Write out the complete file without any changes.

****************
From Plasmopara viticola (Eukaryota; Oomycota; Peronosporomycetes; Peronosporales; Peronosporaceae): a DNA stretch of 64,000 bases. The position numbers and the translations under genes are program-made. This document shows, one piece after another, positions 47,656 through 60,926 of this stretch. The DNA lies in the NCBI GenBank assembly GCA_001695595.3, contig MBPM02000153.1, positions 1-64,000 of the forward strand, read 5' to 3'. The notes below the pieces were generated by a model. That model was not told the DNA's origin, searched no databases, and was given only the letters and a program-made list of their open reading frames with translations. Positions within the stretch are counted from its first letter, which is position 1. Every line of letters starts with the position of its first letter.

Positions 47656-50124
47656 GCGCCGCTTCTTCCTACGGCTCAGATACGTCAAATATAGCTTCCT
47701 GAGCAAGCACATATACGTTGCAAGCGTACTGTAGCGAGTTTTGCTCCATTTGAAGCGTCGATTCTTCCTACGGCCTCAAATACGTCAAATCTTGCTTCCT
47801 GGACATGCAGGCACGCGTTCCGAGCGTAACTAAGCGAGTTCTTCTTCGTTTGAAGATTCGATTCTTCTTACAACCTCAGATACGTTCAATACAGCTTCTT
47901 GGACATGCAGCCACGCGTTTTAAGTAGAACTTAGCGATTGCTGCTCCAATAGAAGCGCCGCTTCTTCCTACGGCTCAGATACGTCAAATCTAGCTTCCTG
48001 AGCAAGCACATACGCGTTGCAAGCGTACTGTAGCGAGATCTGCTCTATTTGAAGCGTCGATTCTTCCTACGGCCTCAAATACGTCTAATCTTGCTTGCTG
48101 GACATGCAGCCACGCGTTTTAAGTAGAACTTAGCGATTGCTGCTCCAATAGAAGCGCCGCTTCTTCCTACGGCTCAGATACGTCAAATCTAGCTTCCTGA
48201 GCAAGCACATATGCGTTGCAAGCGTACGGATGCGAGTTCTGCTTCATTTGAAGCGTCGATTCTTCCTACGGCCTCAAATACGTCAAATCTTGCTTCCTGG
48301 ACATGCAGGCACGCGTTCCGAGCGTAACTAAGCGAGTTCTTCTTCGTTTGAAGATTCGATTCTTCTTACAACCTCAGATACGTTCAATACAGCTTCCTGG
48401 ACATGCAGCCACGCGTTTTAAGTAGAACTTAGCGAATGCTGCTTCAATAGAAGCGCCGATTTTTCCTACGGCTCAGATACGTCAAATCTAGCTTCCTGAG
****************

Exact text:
From Plasmopara viticola (Eukaryota; Oomycota; Peronosporomycetes; Peronosporales; Peronosporaceae): a DNA stretch of 64,000 bases. The position numbers and the translations under genes are program-made. This document shows, one piece after another, positions 47,656 through 60,926 of this stretch. The DNA lies in the NCBI GenBank assembly GCA_001695595.3, contig MBPM02000153.1, positions 1-64,000 of the forward strand, read 5' to 3'. The notes below the pieces were generated by a model. That model was not told the DNA's origin, searched no databases, and was given only the letters and a program-made list of their open reading frames with translations. Positions within the stretch are counted from its first letter, which is position 1. Every line of letters starts with the position of its first letter.

Positions 47656-50124
47656 GCGCCGCTTCTTCCTACGGCTCAGATACGTCAAATATAGCTTCCT
47701 GAGCAAGCACATATACGTTGCAAGCGTACTGTAGCGAGTTTTGCTCCATTTGAAGCGTCGATTCTTCCTACGGCCTCAAATACGTCAAATCTTGCTTCCT
47801 GGACATGCAGGCACGCGTTCCGAGCGTAACTAAGCGAGTTCTTCTTCGTTTGAAGATTCGATTCTTCTTACAACCTCAGATACGTTCAATACAGCTTCTT
47901 GGACATGCAGCCACGCGTTTTAAGTAGAACTTAGCGATTGCTGCTCCAATAGAAGCGCCGCTTCTTCCTACGGCTCAGATACGTCAAATCTAGCTTCCTG
48001 AGCAAGCACATACGCGTTGCAAGCGTACTGTAGCGAGATCTGCTCTATTTGAAGCGTCGATTCTTCCTACGGCCTCAAATACGTCTAATCTTGCTTGCTG
48101 GACATGCAGCCACGCGTTTTAAGTAGAACTTAGCGATTGCTGCTCCAATAGAAGCGCCGCTTCTTCCTACGGCTCAGATACGTCAAATCTAGCTTCCTGA
48201 GCAAGCACATATGCGTTGCAAGCGTACGGATGCGAGTTCTGCTTCATTTGAAGCGTCGATTCTTCCTACGGCCTCAAATACGTCAAATCTTGCTTCCTGG
48301 ACATGCAGGCACGCGTTCCGAGCGTAACTAAGCGAGTTCTTCTTCGTTTGAAGATTCGATTCTTCTTACAACCTCAGATACGTTCAATACAGCTTCCTGG
48401 ACATGCAGCCACGCGTTTTAAGTAGAACTTAGCGAATGCTGCTTCAATAGAAGCGCCGATTTTTCCTACGGCTCAGATACGTCAAATCTAGCTTCCTGAG